“How do you get a job in the dance industry?” is a question from Quora.com. According to their website, “Quora is a place to gain and share knowledge. It’s a platform to ask questions and connect with people who contribute unique insights and quality answers.” As you might expect, I’ve chosen to explain and recommend ballroom dance jobs.
Why ballroom dance?
Ballroom dancing has lots of benefits like showing off your creative side as you express the music, improved posture, and a healthy sense of accomplishment. In addition, making new friends by joining the ballroom dance community is a huge plus. Check out this Dance Safari post, “Friendship and Ballroom Dancing Go Hand-in-Hand.”
What exactly is ballroom dance?
Simply put, ballroom dance is two people dancing together as one. With this in mind, take a look at some of the different styles.
Ballroom and Social Dance Styles
- Ballroom dance styles are the American Smooth and Rhythm, as well as, International Ballroom and Latin.
- Social dancing includes Club and Latin Styles like Lindy Hop, Hustle, Salsa, Bachata, Argentine Tango, and more.
- Also included in social dancing is the Country Western Style. Specifically, Cha Cha, East Coast Swing, Slow Night Club, Two Step, West Coast Swing, and Waltz.
What kind of opportunities will I find in the dance industry?
That’s a good question, but first, there’s something I need to mention before we get to the different ballroom dance jobs. It’s important to realize that ballroom dance training is not optional. That is to say, you have to learn to dance and teach to be successful in this industry. Most people spend a lifetime studying to continue to grow as dancers and teachers.
How can I learn to dance?
Personally, I started as a student in my early 20s. Before that, I knew nothing about ballroom dancing. But, I liked it…a lot. Eventually, after taking lessons for a few months, I looked in the paper for dance jobs and saw an ad for free teacher training at the studio I was taking lessons at. Without delay, I asked the studio owner to consider me. He agreed and that’s how my journey started.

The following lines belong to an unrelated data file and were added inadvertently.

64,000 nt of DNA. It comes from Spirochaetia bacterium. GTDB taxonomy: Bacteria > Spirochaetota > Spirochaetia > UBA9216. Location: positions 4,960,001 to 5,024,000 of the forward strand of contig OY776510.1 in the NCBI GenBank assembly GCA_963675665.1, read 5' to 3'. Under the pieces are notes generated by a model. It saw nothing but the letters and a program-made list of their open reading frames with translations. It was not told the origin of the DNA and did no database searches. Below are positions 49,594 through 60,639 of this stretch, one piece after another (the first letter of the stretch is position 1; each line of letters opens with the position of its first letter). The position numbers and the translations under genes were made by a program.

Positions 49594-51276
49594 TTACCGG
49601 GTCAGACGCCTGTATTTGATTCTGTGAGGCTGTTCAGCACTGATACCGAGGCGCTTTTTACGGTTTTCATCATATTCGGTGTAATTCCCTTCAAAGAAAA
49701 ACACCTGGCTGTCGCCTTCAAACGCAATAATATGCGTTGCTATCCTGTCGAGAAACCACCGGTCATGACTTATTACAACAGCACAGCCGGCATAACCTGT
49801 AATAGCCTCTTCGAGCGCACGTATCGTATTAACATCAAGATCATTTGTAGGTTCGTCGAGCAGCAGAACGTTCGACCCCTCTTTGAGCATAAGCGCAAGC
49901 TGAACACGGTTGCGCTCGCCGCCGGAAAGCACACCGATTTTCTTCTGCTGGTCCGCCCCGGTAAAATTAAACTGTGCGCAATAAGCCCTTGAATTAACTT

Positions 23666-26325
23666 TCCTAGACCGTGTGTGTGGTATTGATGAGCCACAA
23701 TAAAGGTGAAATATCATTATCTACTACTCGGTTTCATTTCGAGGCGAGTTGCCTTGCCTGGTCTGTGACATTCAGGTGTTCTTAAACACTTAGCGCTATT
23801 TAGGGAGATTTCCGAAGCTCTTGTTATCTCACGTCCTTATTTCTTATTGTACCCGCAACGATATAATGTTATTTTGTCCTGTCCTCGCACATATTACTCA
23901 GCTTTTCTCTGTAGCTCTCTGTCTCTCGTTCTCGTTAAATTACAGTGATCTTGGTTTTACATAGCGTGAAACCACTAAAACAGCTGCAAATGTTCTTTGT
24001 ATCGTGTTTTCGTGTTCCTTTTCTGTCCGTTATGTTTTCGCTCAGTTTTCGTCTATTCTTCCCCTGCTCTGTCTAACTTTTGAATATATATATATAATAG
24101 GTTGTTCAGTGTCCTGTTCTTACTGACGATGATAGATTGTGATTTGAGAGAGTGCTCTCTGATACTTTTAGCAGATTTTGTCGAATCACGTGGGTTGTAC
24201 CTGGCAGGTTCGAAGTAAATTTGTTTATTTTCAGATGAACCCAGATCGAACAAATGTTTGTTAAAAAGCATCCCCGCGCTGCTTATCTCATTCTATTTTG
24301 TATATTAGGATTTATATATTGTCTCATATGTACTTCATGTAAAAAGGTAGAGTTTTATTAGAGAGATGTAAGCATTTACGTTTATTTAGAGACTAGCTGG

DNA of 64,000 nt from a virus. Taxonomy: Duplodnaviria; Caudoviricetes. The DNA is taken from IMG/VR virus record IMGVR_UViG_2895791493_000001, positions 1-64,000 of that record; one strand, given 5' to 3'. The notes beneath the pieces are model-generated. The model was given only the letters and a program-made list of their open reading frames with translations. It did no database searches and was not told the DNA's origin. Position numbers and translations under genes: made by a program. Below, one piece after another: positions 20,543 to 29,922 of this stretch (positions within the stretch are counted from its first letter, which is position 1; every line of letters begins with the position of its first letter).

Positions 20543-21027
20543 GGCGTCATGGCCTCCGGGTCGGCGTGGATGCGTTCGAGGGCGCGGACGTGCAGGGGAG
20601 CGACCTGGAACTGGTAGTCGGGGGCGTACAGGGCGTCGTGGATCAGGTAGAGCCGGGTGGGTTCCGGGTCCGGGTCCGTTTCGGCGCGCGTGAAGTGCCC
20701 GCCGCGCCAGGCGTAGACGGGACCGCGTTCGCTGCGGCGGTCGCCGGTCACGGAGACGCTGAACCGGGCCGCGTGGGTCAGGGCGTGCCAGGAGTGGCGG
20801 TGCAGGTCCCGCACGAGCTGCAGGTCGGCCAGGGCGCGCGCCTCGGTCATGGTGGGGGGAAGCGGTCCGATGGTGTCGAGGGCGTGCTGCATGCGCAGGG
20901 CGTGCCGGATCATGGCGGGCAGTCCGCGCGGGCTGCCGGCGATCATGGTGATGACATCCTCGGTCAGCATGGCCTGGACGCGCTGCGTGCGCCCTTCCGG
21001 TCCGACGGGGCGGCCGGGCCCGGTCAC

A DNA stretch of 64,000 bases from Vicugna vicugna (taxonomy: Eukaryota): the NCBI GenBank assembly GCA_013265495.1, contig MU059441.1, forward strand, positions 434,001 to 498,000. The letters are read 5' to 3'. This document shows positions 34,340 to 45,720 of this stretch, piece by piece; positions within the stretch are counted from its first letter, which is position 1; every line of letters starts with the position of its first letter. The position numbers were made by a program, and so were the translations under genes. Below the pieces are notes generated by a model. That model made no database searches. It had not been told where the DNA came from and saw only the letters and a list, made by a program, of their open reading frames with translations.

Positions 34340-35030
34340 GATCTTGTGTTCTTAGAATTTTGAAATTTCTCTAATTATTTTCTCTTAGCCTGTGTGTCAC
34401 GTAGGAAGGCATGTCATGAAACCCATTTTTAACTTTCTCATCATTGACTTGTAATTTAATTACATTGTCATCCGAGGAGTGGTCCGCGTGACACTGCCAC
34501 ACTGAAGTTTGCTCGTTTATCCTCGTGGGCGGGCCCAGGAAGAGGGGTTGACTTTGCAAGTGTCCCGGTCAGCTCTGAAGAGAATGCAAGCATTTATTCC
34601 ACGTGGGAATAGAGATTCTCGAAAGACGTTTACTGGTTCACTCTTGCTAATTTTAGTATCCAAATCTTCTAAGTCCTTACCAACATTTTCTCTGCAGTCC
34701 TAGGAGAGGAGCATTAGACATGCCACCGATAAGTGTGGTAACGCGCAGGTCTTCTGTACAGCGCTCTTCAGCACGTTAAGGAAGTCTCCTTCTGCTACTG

Here’s an example of a studio ad for ballroom dance teachers and trainees. Studios are looking for new people with or without experience. That’s because they’re going to train the future instructor to dance and teach dance. This is a simple Google search for ‘ballroom dance jobs Chicago’.
“We are growing! Fred Astaire Dance Studios® is excited to be adding to our team of professional dance instructors. We are currently hiring for Dance Instructor. Whether you have years of dance and/or dance instructor experience or none at all, you could have a successful future with us! If you love interacting with people, having fun, helping others, staying VERY active, and controlling what you earn, you will love a career with Fred Astaire!“
Here are 3 different ways you can learn to become a professional and easily be hired for ballroom dance jobs.
- Finding a studio that’ll train the right person for free is not hard. (See above.) But, there are a few things you’ll need to agree to. For one, you must work at the studio that trained you. There could be a set period of time that you’ll be required to work before considering another studio. If you leave before that time, it’s possible you’ll be charged for the training you received.
- You could enroll in a personalized teacher training program at the studio. This would include an intensive lesson plan that is prepared based on your individual abilities and needs. When you finish your program, you’d have a job at the studio and could begin developing students of your own.
- Finally, you might choose to enroll in the Ballroom Dance Teachers College. The Sol Ballroom in Las Cruces, New Mexico has a program to train and certify instructors at their facility. Ballroom Dance Teachers College’s professional curriculum is available at other studios across the United States. Visit their website for more information about this program.
Ballroom Dance Jobs
- All ballroom dance studios need instructors, dance directors, supervisors, and managers. Some dance professionals go on to become studio owners and regional franchisees.
- Professional competitors may choose to become traveling coaches, choreographers, competition organizers, or judges.
- At ballroom dance competitions, behind-the-scenes services are provided by costume designers, makeup and hair artists, emcees, and musical directors who play the music for competitions.
As you have learned, an exciting career with lots of opportunities is there for you if you choose a career in ballroom dancing.